Academic journal article The Journal of Southern History

The Republican Party in the Age of Roosevelt: Sources of Anti-Government Conservatism in the United States

Academic journal article The Journal of Southern History

The Republican Party in the Age of Roosevelt: Sources of Anti-Government Conservatism in the United States

Article excerpt

The Republican Party in the Age of Roosevelt: Sources of Anti-Government Conservatism in the United States. By Elliot A. Rosen. (Charlottesville and London: University of Virginia Press, 2014. Pp. [xvi], 229. $39.50, ISBN 978-0-8139-3554-6.)

"This book situates the genesis of the Tea Party movement in the Age of Roosevelt," explains its author, Elliot A. Rosen, professor emeritus at Rutgers University (p. 1). As promised, this prodigiously researched and gracefully written account provides important context for those who wish to understand the roots of present-day conservatism.

Fortunately, though, drawing a direct connection between past and present is not Rosen's purpose. Had it been, his book surely would have disappointed. While there are similarities between the role played by such conservatives as Irenee and Pierre S. DuPont in the 1930s and that played by Barack Obama antagonists Charles G. and David H. Koch in recent years, much history separates today's conservatives from their forebears. Indeed, today's conservatives are far more adept at donning populist garb, having learned from the mistakes of those whose story Rosen tells so well here.

Rather than a lineage that connects 1930s conservatism to the Tea Party, Rosen provides a thoughtful examination of the battle for the future of the Republican Party that took place following its successive defeats at the hands of Franklin D. Roosevelt. On that score, the study succeeds brilliantly. The strength of Rosen's book is its unquestionable grounding in the sources and its balanced analysis. Rosen has spent a lifetime combing the relevant archival collections that source this book--and it shows. His nuanced understanding of New Deal-era politics is informed by the private correspondence of its major actors.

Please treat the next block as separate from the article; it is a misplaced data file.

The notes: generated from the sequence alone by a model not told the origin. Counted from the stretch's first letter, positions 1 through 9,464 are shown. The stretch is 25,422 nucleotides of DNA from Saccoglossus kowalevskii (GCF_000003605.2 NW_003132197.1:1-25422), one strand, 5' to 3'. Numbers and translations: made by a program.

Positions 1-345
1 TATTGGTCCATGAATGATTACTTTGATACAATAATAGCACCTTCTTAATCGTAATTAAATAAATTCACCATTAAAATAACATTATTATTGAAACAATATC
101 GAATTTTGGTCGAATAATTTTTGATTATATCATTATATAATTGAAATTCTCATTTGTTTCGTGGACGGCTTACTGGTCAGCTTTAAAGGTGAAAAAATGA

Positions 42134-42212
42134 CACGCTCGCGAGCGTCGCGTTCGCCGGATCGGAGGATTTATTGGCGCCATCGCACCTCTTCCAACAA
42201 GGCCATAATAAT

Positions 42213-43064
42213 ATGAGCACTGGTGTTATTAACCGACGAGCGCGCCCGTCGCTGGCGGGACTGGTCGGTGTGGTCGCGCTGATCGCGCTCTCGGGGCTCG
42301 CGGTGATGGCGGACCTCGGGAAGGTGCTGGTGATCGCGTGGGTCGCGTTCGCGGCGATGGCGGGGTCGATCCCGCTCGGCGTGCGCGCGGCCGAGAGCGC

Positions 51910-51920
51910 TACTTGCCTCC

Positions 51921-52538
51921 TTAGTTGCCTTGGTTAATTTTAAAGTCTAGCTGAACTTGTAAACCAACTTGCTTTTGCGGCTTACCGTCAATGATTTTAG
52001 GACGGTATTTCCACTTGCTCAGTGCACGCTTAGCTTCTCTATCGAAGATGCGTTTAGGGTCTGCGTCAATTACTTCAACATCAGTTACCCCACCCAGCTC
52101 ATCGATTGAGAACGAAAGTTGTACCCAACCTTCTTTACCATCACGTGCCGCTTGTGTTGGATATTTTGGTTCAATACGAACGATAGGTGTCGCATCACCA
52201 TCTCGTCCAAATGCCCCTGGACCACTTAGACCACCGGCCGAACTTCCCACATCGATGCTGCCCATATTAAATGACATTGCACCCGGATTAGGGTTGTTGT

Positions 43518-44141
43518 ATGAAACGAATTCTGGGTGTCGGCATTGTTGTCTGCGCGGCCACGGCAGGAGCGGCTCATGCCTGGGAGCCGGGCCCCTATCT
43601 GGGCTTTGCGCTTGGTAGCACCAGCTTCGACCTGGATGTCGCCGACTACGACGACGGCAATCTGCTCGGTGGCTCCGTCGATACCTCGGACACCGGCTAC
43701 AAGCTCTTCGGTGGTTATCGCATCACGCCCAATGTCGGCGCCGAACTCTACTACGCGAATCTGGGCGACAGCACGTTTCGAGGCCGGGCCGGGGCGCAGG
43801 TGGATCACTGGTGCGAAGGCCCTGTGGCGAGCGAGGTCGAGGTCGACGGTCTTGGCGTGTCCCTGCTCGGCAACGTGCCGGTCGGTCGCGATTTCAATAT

Rosen's research leads to lively reinterpretations of four of the central Republican figures of this period: former president Herbert Hoover, unsuccessful presidential aspirant Wendell Willkie, conservative hero Robert A. Taft, and the influential party bridge-builder Arthur H. Vandenberg.

Hoover's protege Taft comes off as doctrinaire and lacking in charisma --"aloof and hardly outgoing, a less than engaging public speaker inclined to fact-based, tract-like addresses" (p. …

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